Youth for Christ has a distinctive history of youth evangelism. In the early 1940s during World War II, many young men, mostly ministers and evangelists, held large rallies in Canada, England and the United States.
As the hunger for God's Word grew, it became evident that there needed to be someone to coordinate this movement, providing leadership, developing strategy and coordinating speakers, musicians and locations. Beginning in dozens of cities at the end of World War II, YFC quickly organized into a national movement. Billy Graham became YFC's first full-time staff member.
From the mid 1940s through the mid 1950s, YFC grew rapidly and spun off several other organizations, including the Billy Graham Evangelistic Association, World Vision International, Greater Europe Mission, Overseas Crusades, and Gospel Films. It was during this time that the famous YFC rallies took place, where thousands of youth, young adults, and middle-aged people would turn out on Saturday nights to hear famous preachers, movie stars, musicians, and others.
From the mid 1950s through the mid 1960s, YFC turned its focus to teenagers. In Canada, the organization initiated Bible clubs, created Lifeline (a ministry to teen delinquents), ran teen talent contests, started Bible quiz games, sent Teen Teams overseas, and used camping trips to spread the gospel.
After the mid 1960s, YFC discovered a few things. Teenagers were changing, and programs had to be changed to meet their needs. YFC began sharing more material between chapters, and developed better training strategies for its staff. Youth for Christ also refocused its energy on unchurched teenagers' reaching and discipling them with personal attention.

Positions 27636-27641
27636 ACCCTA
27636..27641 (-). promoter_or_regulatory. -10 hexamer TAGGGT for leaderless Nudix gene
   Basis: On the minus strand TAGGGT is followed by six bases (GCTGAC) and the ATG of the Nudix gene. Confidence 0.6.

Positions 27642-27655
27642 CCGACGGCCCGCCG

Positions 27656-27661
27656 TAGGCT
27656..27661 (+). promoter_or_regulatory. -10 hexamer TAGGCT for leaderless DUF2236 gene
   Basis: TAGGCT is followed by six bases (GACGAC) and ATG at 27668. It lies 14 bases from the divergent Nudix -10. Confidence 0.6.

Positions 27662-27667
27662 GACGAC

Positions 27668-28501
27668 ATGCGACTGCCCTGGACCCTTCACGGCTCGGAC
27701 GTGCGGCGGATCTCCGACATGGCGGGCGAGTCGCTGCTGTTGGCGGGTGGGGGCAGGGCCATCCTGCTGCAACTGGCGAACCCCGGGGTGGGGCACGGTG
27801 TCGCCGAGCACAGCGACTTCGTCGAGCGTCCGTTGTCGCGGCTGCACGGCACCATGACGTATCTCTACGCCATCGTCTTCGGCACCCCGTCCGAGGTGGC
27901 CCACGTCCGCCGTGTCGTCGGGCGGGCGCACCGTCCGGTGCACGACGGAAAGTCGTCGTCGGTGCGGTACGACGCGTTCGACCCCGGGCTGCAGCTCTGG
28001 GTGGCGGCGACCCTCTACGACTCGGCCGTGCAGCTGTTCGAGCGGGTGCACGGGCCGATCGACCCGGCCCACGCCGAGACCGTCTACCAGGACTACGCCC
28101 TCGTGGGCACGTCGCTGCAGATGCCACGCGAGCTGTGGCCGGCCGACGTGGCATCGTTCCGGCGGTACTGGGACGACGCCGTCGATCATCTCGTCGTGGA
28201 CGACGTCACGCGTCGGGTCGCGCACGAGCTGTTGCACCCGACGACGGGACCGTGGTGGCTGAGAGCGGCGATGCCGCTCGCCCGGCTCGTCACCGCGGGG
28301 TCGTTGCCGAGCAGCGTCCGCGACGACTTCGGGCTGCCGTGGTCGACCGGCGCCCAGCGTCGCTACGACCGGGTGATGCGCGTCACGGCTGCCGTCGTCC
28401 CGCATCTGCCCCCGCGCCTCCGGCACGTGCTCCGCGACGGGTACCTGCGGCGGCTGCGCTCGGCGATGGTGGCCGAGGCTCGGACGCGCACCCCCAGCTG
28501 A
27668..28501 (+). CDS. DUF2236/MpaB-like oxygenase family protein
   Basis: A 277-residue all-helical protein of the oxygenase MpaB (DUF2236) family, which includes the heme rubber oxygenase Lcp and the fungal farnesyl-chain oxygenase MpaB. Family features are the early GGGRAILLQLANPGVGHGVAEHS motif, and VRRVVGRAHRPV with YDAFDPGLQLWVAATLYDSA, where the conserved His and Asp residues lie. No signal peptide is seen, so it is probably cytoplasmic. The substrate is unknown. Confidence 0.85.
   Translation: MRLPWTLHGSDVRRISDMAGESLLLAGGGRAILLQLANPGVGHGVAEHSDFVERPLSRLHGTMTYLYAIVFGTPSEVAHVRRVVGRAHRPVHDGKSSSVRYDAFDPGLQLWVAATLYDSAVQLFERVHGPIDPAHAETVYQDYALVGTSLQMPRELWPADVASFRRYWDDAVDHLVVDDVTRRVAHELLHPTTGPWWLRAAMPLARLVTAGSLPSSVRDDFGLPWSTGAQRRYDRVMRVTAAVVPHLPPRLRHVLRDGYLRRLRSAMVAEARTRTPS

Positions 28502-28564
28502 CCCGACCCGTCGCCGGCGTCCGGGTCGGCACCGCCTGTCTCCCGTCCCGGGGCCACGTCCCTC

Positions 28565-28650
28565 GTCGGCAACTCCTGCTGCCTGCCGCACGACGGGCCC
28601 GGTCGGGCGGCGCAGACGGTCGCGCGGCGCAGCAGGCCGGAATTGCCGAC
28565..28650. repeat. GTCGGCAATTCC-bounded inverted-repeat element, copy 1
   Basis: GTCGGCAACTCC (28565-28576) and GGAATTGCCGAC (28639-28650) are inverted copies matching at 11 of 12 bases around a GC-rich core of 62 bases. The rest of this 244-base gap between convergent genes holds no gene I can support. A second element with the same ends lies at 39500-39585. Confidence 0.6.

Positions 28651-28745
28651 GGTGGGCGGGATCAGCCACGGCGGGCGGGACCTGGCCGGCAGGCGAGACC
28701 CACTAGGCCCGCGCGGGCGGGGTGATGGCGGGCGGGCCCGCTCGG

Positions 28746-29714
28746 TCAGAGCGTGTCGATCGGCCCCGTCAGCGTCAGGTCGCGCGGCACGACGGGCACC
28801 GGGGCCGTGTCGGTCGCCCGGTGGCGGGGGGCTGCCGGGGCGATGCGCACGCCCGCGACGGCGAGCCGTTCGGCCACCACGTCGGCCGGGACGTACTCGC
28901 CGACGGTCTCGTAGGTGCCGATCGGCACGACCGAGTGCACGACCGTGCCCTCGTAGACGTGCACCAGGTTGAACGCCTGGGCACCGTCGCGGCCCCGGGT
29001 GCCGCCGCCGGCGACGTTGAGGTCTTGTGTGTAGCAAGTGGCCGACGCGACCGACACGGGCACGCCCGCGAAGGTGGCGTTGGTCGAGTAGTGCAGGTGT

The late 70's saw the high-energy leadership of Brian Stiller as President. This vibrant leader featured an emphasis on the recruitment and training of young men and women in developing excellence in leadership. This period also saw a new commitment to the church through a special effort to enlist the general public through TV Specials.
The 80's and 90's were characterized by a strong sense of vision and a "whatever it takes? philosophy seeking Canada's unreached youth. Junior Varsity, a ministry that reached out to junior high youth and Street-level outreach ministering to kids who are troubled at home, school or on the streets were initiated. The main focus of this Street-level outreach was drop-in centres that continue to emerge across Canada. There was a renewed emphasis on large group events such as Christian concerts that had a strong evangelistic thrust. Music and drama teams made a comeback with approximately seven Chapters using this form of ministry regularly. Project Serve, a combined evangelism/work project ministry to third world countries took off dramatically with teams of teens and adults serving abroad.
Ministries stemming from the Chapters include drop-in centres, Campus Life programs, Teen moms outreach and support, Institutional ministries, urban street youth ministry, missions trips/work projects, Bus ministries, sports outreach events, crisis line support, music groups and discipleship growth groups.
Kingston Youth Unlimited is a registered faith based charity which teaches, motivates and encourages all youth to make a difference in their world.